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Daßler, Benjamin; Kruck, Andreas and Zangl, Bernhard (18. April 2018): Interactions between hard and soft power. The institutional adaptation of international intellectual property protection to global power shifts. In: European Journal of International Relations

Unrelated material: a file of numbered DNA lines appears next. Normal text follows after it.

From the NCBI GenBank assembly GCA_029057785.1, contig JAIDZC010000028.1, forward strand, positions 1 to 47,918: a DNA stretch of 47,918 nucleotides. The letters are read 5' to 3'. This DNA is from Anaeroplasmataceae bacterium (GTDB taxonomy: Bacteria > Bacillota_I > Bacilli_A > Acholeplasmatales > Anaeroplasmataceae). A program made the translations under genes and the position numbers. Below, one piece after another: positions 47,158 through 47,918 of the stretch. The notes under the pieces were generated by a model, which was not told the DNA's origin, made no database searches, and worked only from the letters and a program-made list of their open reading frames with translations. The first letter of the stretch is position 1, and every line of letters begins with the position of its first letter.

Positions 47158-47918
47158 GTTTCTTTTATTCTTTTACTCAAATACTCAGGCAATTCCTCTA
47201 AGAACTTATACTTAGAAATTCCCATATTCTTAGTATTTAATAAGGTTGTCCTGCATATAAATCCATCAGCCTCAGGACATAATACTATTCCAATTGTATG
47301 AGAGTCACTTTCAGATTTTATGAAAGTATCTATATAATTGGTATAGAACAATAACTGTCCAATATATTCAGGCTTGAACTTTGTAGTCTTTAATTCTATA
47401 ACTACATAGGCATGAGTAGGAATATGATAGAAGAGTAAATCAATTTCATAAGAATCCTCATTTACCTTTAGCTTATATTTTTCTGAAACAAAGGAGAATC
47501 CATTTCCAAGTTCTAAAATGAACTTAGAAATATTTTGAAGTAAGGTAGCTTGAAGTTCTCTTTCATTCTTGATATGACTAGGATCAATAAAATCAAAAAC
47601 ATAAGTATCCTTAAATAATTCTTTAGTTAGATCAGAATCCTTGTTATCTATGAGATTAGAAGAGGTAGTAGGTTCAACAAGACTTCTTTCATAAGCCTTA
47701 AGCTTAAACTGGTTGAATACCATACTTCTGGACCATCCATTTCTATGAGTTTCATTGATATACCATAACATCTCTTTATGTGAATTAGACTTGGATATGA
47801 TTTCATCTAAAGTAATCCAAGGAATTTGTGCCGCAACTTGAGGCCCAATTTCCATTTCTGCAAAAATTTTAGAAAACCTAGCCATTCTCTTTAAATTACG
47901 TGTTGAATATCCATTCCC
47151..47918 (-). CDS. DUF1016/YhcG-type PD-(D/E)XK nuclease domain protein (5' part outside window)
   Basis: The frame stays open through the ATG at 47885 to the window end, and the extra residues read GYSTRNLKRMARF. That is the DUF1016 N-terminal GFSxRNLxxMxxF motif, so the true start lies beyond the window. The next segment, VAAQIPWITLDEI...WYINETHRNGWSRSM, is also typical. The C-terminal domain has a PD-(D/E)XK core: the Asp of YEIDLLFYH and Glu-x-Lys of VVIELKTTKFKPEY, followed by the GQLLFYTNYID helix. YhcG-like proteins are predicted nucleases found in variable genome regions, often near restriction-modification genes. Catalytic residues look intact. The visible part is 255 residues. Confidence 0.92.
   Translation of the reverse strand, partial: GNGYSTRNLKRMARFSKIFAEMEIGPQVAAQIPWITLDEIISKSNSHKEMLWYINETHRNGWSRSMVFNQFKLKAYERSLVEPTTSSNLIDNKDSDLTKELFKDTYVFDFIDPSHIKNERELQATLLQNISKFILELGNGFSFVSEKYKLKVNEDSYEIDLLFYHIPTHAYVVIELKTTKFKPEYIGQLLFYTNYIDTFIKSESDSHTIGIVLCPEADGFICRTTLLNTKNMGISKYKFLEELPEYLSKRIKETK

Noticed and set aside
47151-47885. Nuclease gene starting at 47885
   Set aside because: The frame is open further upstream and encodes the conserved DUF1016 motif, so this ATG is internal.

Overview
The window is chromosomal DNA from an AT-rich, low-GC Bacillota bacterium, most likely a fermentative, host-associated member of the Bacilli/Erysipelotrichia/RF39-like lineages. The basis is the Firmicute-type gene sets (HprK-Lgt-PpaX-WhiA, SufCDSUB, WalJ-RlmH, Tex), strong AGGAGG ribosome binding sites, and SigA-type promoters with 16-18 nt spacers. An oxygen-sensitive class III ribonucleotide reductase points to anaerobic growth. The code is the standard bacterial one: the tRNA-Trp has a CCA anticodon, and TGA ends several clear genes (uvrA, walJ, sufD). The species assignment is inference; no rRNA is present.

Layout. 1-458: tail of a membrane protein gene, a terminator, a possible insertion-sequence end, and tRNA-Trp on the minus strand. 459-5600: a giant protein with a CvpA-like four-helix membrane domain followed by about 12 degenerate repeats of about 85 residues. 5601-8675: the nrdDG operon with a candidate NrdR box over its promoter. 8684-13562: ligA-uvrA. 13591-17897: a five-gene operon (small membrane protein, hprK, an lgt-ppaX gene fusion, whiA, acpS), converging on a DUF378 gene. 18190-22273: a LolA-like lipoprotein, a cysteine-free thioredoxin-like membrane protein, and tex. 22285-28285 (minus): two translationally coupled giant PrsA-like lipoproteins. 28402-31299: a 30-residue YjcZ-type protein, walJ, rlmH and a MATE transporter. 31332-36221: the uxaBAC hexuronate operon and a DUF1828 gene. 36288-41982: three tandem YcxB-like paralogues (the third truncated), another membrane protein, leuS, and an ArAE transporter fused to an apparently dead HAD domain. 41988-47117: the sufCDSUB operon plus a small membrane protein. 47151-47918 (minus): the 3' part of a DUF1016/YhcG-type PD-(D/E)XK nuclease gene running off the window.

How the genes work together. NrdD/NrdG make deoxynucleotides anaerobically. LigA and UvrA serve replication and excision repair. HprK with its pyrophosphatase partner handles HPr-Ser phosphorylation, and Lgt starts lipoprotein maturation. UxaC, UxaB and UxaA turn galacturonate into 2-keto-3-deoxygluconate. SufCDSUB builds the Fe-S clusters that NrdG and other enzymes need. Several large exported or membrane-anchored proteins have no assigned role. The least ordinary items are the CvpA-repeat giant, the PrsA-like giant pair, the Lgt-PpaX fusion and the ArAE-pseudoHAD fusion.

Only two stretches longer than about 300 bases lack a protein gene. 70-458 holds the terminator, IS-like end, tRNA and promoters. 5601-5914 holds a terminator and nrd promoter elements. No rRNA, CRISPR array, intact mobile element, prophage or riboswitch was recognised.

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Prevailing power transition theories focus on hard sources of power to explain why international institutions do, or do not, adapt to shifts in the balance of power among their members. This article argues that, in the wake of such a shift in the balance between emerging and established powers, institutional adaptations depend on both their hard and soft power resources. Soft power matters for institutional adaptations because both emerging and established powers have to justify the use of hard power to their respective audiences. Whether emerging or established powers are able to use the hard power they have depends crucially on rhetorical resources, such as claims of legitimacy and their (transnational) societal resonance. We provide empirical support for our argument through an analysis of the adaptation of the Trade-Related Aspects of International Property Rights agreement and the adaptation of the Convention on Biological Diversity. Emerging powers such as Brazil, India and South Africa were able to bring about institutional adaptations because they not only had the hard power to undermine the respective institutions, but could also build on civil society support that legitimized their demands or constrained established states’ use of hard power to fend off their demands.

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